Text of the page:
The game clock reads 61 minutes gone. Your team has just lost the ball after one of your teammates was dispossessed.
The ball is closer to the halfway line than it is to your own area and play is concentrated on the left, again, away from the more dangerous areas of the pitch.
However, you are aware that your team’s defensive structure is not settled due to the transition currently taking place.
Further, your defensive line is fairly high, on account of both the tactical setup as well as the aforementioned transition, which caught your teammates further up the pitch than during an organized defensive setup.
Finally, you see one of the opponent’s most penetrative players asking for the ball to be played behind the defence and into the ample empty space between your teammates and the goal you’re responsible for protecting.
You are aware of all these things because you’re reading the game from distance, taking everything in until you need to take action.
Play progresses for just one second but things suggest that the situation may deteriorate further in terms of defensive solidity.
The opponent’s movement on the wing has drawn too many teammates away from the middle of the pitch.
In fact, there are now five players concentrated in a tiny area on the left: two marking the closest option, one marking the holder of the ball, one blocking a backpass option, and one retreating back towards his own goal.
Meanwhile, the threat you saw asking for the ball just one second ago has now moved closer to the penalty area and his movement has not only split the opposition centre backs, but it is also evident that he will beat them to the ball without being caught offside.
Roughly one and a half seconds pass and the ball has been released into space.
Your assessment was correct and the opposition player, in this case, Musa Al-Taamari, has indeed sprinted past both teammates and is on his way to gain possession of the ball.
There are three things to note here:
Firstly, the opposition forward is significantly closer to the ball than yourself.
Secondly, you are still inside the six-yard box.
Thirdly, while the player has been released behind the defence and will undoubtedly be the first outfield player to the ball, the pass was both underhit and slightly misaimed.
In other words, the position in which the opposition forward will receive the ball is not as dangerous as it could have been because it’s somewhat too wide. Moreover, the speed of the pass was slow enough to give your teammates enough time to recover some ground and reposition themselves in front of the player in possession.
Furthermore, there is no other opposition player close enough to the box for a quick layover or smart pass which increases the potential time your teammates have to take proper defensive positions.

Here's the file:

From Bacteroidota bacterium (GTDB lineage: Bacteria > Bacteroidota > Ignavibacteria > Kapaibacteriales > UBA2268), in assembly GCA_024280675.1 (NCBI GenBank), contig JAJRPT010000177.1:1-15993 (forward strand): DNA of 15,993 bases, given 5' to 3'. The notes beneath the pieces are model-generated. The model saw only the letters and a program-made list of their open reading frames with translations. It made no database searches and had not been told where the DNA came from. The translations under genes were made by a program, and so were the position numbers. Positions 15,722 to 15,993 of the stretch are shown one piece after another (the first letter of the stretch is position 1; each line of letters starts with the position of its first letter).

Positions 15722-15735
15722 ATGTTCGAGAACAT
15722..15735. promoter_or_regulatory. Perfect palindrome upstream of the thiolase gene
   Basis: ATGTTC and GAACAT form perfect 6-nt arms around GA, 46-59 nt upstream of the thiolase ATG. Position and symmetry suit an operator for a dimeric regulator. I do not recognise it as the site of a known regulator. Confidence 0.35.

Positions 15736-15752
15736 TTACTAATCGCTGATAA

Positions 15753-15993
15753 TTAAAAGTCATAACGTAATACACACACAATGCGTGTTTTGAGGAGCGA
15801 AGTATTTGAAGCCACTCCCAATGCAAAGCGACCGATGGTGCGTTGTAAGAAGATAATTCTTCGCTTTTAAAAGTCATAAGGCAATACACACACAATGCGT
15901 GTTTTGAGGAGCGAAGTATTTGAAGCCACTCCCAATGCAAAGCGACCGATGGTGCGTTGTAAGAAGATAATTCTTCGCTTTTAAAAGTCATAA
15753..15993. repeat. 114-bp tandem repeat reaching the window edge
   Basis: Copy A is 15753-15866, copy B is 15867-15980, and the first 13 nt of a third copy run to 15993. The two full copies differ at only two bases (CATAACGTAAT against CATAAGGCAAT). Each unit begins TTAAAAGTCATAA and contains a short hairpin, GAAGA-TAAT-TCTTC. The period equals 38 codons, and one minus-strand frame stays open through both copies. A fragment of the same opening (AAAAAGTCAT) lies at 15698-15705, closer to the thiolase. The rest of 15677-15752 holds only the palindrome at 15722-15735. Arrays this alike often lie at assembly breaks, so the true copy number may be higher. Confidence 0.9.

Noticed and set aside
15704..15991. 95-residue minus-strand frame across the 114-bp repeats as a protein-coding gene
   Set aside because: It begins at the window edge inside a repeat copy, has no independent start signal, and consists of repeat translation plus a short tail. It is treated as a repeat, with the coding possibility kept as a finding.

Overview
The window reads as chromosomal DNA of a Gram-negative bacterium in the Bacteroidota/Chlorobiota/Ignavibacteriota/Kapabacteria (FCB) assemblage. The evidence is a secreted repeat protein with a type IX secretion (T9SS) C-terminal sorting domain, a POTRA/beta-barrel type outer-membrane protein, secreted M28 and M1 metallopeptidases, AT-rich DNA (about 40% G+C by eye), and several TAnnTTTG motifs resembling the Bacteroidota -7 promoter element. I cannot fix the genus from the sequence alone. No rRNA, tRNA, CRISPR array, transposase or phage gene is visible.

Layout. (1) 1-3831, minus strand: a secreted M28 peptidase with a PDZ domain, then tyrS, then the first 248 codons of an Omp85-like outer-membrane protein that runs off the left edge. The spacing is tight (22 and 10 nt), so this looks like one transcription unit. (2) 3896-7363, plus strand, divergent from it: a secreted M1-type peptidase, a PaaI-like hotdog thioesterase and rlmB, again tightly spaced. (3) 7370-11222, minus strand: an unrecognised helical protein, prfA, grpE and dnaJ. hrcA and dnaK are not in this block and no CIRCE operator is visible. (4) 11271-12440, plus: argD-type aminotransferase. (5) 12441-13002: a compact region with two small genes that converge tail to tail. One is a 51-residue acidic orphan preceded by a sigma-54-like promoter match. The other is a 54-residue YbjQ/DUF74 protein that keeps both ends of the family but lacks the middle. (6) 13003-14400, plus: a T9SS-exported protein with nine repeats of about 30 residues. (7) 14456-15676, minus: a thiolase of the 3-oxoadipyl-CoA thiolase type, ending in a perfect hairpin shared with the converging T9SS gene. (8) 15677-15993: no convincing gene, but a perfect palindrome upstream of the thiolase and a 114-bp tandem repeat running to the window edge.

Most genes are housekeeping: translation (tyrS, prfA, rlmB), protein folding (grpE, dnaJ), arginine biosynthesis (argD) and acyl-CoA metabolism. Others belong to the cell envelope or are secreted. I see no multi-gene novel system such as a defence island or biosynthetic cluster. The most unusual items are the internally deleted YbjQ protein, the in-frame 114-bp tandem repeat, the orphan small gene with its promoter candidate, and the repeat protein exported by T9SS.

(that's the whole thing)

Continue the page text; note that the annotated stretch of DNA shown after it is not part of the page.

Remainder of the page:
Should the opponent decide to go at it alone, they would have to beat two of your teammates, while also being aware of additional opponents tracking back, and then beat yourself as well with a good enough shot.
Unfortunately for you, the part of the assessment that takes place after the ball has been released did not register in quite the same way.
You are now on your way towards the ball, hoping to beat the opposition forward to it.
We are now approximately four seconds into the move, from beginning to inevitable end.
You are now midway through the distance between your original position and the ball.
The opponent is even closer, both on account of where he started his run and how fast the player is.
You are now aware that you will not beat them to the ball and that a simple clearance using your foot is not an option.
If you stay on your feet and stand off the eventual holder of the ball, you risk two things: being dribbled past or being dragged further and further away from your own goal, with all the risks that situation entails.
It’s time for something drastic, something desperate, something that seems like your only option.
You will go to the ground earlier than originally planned and use your long arms to palm the ball away. It doesn’t quite work out that way.
It’s quick but it’s clear: you have taken the opponent out without first coming in contact with the ball.
A somewhat speculative ball into space has now been transformed into a high-quality opportunity with a 0.76 xG denoting the elevated likelihood of it being converted by the opponent.
You block the penalty but only for the ball to find itself in the path of the oncoming taker who happily stabs it into an open net.
The score stays as is until the end and both teams drop two valuable points.
Your own team has all but dropped out of the title race in the first round of the play-off stage.
What now? You naturally feel regretful, even dejected, for a few days. It’s a normal reaction for a player your age.
But beyond that, you gradually regain your calmness and belief in your own potential, accept that mistakes happen in a sport as dynamic as football, refuse to take the entirety of the team’s performance on your shoulders, continue trying to read the play and carry on trying to be as proactive as possible and provide solidity to your defensive line when needed to contribute.
Your decision-making improves and you have learned from your ill-judged decision.
In a future game, in a similar situation, you decide against coming out and let your teammates handle the situation.
The counter-attack gets nullified and dealt with and the game carries on.
You remember the mistake you made and what it taught you and allow yourself a knowing smile.